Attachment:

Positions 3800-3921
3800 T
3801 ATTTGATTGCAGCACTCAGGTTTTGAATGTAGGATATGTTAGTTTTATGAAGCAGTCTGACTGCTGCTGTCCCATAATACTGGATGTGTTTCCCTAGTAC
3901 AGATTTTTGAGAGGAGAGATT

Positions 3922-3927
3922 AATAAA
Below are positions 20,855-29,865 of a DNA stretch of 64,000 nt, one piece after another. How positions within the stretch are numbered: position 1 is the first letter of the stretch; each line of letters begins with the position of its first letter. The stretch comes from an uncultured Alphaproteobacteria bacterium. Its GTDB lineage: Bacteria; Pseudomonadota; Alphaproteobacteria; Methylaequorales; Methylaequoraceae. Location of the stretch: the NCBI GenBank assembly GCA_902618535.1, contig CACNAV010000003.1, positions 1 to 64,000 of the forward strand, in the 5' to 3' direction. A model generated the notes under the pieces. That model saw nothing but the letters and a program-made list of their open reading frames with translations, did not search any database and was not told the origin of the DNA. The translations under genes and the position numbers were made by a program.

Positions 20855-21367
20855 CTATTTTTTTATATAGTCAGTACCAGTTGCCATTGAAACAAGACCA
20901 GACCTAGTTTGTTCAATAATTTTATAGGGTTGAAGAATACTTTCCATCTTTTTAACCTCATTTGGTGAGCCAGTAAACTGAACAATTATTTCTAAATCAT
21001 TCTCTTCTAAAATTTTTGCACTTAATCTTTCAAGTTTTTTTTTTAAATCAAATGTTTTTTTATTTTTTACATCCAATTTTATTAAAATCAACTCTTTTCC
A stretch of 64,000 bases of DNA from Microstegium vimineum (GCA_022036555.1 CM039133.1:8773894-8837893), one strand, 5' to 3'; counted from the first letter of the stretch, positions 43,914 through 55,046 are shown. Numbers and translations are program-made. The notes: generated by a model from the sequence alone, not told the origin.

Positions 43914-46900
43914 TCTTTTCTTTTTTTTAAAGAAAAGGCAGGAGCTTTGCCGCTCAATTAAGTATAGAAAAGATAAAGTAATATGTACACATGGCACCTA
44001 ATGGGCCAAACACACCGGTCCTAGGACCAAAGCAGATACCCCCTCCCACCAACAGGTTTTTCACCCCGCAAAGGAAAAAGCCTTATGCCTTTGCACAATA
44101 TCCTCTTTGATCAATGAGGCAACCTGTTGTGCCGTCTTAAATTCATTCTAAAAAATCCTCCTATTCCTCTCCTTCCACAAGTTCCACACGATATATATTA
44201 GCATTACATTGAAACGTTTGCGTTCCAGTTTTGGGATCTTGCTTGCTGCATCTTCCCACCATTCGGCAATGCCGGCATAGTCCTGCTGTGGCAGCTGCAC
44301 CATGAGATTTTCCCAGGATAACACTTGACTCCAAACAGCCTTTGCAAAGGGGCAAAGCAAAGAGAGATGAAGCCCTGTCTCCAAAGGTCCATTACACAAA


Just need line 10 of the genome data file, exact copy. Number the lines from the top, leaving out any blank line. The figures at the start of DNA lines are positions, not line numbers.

20901 GACCTAGTTTGTTCAATAATTTTATAGGGTTGAAGAATACTTTCCATCTTTTTAACCTCATTTGGTGAGCCAGTAAACTGAACAATTATTTCTAAATCAT